The following Synod on the Family interview with Archbishop Charles Chaput was conducted by email in Rome on October 15 by Samuel Pruvot of the French Catholic magazine Famille Chretienne (FC). It’s used here with the kind permission of the FC editors, who retain the copyright.


FC: During the first week of the synod, many small groups mentioned the problem of gender theory, but this topic is not very prominent in the English-speaking groups. Why?

Cardinal Thomas Collins’ group, English circle D, did briefly mention gender theory, which is deeply anti-nature and anti-human in its implications. But the scope of the working document is large, and its flaws are many. So there just hasn’t been time to focus properly on that important issue.

FC: Some synod fathers have suggested that more power might be given to bishops’ conferences, in particular concerning the problem of divorced and remarried Catholics. What is your opinion about this?

It’s not a good idea. We live in a confused time. It’s an age of conflict and disruptive social forces. The Church needs unity in her doctrine and practices, not fragmentation. Cardinal [George] Pell is right about the imprudence of delegating decisions like sacramental discipline to local bishops or bishops’ conferences. Communion for the divorced and civilly remarried is a perfect example. What amounts to a sacrilege for a person in one country can’t be a source of grace for exactly the same person in another country.

FC: Cardinal Dolan mentioned on his blog that “a new minority” needs the support of the synod. This minority is made of Christian families who are devoted, faithful, practicing and exposed to mockery. What do you think?

Reaching out to alienated groups like persons with same-sex attraction is important. But our first priority needs to be the families and married couples who really believe in Jesus Christ and already live their faith vigorously. Going to the peripheries can’t be done unless we first nourish the faithful people who provide the cornerstone of our Church life. So Cardinal Dolan’s comments were articulate and very valuable.

FC: Some think that the Church should leave more space for personal conscience. That would help the faithful to overcome the “obstacles” – so they say – which the Church creates for them on the question of birth-control or the sacraments (Reconciliation and Communion) for divorced and remarried couples. What is your opinion?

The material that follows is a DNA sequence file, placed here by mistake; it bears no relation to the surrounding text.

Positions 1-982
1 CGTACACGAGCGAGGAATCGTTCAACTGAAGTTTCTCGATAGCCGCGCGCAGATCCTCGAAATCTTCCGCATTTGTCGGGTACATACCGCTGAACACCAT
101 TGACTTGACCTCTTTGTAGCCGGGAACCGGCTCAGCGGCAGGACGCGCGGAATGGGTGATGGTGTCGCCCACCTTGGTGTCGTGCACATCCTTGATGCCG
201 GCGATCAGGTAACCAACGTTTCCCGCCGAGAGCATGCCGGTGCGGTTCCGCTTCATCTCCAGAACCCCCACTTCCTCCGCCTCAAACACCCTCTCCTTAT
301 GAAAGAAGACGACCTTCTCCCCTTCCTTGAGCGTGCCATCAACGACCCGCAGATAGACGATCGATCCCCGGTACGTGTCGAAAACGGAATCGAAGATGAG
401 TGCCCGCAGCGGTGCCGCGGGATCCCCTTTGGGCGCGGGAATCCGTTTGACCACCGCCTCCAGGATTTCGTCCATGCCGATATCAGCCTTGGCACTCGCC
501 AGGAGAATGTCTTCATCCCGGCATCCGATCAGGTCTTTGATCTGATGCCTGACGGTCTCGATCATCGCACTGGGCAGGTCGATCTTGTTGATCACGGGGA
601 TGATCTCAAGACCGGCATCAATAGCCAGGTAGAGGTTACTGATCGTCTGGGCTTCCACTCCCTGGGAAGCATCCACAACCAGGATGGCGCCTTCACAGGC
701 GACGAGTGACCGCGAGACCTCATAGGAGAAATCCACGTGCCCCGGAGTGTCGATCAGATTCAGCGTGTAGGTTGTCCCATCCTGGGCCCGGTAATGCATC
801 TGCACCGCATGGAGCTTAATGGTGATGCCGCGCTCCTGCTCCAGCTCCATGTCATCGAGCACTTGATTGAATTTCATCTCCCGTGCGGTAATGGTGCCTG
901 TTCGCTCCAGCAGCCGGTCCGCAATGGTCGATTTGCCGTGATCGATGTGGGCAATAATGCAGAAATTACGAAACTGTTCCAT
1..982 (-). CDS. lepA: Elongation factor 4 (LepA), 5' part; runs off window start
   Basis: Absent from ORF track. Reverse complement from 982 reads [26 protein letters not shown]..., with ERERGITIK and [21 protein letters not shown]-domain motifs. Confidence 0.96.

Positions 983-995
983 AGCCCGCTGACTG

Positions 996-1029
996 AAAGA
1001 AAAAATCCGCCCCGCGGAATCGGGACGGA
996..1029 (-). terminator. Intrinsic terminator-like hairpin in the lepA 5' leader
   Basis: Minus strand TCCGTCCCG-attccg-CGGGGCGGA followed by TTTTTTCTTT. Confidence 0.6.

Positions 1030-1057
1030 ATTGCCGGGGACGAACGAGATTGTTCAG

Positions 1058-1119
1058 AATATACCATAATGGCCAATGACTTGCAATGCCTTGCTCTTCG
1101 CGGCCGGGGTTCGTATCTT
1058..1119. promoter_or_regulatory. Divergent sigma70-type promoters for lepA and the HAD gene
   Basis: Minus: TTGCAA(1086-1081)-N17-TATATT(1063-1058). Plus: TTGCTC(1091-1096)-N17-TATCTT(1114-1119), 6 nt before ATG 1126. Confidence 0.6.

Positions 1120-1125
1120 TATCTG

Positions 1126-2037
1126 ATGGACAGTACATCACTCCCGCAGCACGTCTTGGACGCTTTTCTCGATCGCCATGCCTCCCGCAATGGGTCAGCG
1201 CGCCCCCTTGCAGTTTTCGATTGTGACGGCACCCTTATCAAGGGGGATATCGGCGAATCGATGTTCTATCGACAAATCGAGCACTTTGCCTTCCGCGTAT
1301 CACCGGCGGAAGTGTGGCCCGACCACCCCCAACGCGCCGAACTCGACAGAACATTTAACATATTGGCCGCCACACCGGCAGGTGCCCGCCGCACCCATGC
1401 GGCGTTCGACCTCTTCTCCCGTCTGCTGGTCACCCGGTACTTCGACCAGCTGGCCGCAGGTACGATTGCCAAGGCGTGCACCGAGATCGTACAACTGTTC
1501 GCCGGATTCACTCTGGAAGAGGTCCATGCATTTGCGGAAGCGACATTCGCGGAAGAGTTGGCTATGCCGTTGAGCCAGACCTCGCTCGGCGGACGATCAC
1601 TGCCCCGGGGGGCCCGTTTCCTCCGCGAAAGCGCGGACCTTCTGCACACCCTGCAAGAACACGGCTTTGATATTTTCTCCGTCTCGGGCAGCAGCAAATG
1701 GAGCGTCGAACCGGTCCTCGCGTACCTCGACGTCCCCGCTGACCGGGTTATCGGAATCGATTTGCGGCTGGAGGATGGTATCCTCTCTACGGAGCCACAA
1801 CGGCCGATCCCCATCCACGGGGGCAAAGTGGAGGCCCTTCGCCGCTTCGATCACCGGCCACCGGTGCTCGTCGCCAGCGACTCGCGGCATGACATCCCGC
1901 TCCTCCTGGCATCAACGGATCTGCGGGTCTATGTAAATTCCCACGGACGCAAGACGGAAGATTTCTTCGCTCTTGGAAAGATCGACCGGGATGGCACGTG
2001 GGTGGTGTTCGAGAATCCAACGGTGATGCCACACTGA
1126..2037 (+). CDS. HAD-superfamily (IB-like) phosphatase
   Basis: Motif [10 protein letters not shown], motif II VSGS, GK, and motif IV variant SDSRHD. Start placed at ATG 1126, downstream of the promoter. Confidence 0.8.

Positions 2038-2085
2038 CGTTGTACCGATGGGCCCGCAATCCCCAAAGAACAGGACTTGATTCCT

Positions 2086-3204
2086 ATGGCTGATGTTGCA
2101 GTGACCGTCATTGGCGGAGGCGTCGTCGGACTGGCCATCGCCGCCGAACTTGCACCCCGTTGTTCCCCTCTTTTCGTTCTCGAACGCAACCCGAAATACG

Each of us has the duty to follow his or her conscience. But conscience doesn’t exist in a vacuum, and it’s more than a matter of personal opinion or preference. The Church is not a collection of sovereign individuals. We’re a community, a family, organized around the person of Jesus Christ and his Gospel. We have an obligation to form our consciences in the truth. That means we need to allow ourselves to be guided by the wisdom and teaching of the Church that Jesus founded.

If my conscience disagrees with the guidance of the Church on a matter of moral substance, it’s probably not the Church that is wrong. Human beings – all of us – are very adroit at making excuses for what we want to do, whether it’s sinful or not.

FC: Why do you recommend that we should start our pastoral reasoning from Jesus and the Scriptures rather than a sound analysis of the difficulties that today’ families are facing?

If we really believe in Jesus Christ – if he’s a living, daily reality for us, and not just the source of a good moral system – then he’s the center and meaning of history, the Alpha and the Omega. “In the beginning was the Word . . . and the Word became flesh and dwelt among us.” We need to begin at the beginning, in the embodied love of God who is Jesus Christ. If we don’t start with Jesus and the Scriptures, then the social problems and challenges that exist in every century will always overwhelm us.